Objective To analyze the clinical characteristics of and treatment outcomes for orbital apex lesions according to their pathological diagnosis and identify clinical characteristics that could aid in their differential diagnosis. Design Retrospective analysis design was used for this study. Setting The study was conducted in a single tertiary institution. Participants Patients with pathologically confirmed lesions centered in the orbital apex who were admitted between January 2011 and December 2015. Main Outcome Measures Clinical characteristics, including demographics, predisposing factors, presenting symptoms, radiological findings, intraoperative findings, biopsy results, and treatment outcomes. Results Nine patients with invasive fungal sinusitis, six with inflammatory pseudotumor, and six with neoplastic or tumorous lesions were enrolled. The most common presenting symptom was orbital pain or headache, followed by ophthalmoplegia and vision loss, which exhibited overall recovery rates of 62.5% and 33.3%, respectively, after definitive treatment. The prognosis was worse for patients with invasive fungal sinusitis. There was no significant difference in age, underlying medical conditions, absolute neutrophil count, C-reactive protein level, and radiological findings among the three groups. Grossly necrotic tissues around the orbital apex area at biopsy were more frequently found in patients with invasive fungal sinusitis than in the other patients. In most cases, pain ameliorated after surgical intervention. There were no surgery-related morbidities. Conclusions Lesions centered in the orbital apex included invasive fungal sinusitis, inflammatory pseudotumor, and tumorous lesions. However, clinical features that clearly differentiated chronic invasive fungal sinusitis from inflammatory pseudotumor could not be identified. Our findings suggest that prompt biopsy is warranted for timely diagnosis, symptom relief, and early implementation of definitive treatment.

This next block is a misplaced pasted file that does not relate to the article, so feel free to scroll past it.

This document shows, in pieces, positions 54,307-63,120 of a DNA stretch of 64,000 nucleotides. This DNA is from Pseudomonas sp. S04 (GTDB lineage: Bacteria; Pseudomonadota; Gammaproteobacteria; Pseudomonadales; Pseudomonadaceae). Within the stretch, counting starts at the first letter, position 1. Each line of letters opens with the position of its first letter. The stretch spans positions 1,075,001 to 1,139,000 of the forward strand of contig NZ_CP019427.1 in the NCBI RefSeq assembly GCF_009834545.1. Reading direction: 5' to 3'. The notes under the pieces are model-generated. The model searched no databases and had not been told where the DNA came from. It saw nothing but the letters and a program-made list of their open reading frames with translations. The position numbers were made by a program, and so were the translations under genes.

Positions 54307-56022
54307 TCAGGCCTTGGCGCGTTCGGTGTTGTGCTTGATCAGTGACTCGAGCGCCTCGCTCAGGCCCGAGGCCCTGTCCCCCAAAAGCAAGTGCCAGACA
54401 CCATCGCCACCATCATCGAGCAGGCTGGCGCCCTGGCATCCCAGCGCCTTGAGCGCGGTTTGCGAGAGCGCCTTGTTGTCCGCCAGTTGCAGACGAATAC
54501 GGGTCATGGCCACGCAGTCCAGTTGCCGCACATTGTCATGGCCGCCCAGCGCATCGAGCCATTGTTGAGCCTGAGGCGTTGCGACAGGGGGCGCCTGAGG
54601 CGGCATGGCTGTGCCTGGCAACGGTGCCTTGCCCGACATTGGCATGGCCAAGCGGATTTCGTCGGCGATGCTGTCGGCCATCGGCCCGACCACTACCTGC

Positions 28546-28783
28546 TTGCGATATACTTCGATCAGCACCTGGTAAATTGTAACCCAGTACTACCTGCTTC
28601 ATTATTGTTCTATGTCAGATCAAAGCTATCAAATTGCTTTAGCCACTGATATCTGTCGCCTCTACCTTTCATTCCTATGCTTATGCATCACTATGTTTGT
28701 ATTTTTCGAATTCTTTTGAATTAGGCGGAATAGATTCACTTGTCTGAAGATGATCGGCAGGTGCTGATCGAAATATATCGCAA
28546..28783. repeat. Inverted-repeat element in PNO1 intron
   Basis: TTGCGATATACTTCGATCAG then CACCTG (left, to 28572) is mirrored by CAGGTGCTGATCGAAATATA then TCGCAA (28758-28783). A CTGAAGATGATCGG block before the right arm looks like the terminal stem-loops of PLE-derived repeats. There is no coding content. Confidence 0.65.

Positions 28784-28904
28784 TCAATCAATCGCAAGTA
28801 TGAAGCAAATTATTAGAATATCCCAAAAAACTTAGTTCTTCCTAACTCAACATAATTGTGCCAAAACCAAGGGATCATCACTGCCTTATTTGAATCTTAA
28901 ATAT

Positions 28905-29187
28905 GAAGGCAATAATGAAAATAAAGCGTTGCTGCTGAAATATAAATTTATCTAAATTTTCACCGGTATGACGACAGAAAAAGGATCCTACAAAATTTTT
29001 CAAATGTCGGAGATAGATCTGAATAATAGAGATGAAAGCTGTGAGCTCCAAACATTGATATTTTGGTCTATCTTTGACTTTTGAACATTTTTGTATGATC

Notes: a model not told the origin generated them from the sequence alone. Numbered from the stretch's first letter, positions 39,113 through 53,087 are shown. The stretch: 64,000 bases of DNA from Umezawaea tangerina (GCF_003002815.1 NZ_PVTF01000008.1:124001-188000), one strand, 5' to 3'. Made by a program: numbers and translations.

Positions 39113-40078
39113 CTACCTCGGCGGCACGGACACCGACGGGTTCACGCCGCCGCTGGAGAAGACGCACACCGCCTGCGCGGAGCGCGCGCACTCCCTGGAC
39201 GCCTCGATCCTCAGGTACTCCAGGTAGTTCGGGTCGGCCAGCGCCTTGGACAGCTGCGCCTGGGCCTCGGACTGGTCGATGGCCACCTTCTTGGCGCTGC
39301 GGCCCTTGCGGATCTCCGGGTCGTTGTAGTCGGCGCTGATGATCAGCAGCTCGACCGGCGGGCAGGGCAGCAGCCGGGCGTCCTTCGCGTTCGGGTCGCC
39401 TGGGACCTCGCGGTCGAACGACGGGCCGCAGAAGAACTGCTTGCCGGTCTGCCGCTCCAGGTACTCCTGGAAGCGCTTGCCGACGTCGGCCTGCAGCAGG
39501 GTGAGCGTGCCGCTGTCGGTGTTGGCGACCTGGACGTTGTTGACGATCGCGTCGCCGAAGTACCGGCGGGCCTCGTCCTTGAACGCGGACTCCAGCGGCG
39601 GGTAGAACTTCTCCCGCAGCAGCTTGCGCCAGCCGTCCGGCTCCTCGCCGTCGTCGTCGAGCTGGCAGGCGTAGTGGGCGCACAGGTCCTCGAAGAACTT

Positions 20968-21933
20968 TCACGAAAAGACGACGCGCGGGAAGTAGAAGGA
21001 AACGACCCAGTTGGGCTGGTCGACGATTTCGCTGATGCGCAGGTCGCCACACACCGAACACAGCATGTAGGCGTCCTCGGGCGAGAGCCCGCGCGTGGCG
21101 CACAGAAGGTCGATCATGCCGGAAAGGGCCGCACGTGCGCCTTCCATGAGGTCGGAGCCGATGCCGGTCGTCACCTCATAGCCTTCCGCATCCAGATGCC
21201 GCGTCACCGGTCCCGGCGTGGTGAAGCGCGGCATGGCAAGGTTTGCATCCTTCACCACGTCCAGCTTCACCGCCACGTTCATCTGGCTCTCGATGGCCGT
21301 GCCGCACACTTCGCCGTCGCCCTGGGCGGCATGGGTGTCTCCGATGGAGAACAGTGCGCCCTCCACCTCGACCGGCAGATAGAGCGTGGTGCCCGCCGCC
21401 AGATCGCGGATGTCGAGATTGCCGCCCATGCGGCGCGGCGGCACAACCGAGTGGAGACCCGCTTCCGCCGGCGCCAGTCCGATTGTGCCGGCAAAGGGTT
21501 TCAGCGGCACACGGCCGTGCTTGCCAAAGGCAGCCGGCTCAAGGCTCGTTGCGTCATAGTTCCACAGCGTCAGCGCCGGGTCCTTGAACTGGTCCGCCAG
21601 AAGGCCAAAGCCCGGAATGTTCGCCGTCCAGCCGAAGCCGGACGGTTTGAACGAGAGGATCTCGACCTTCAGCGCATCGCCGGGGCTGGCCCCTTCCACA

View details for PubMedID 30009120
View details for PubMedCentralID PMC6043169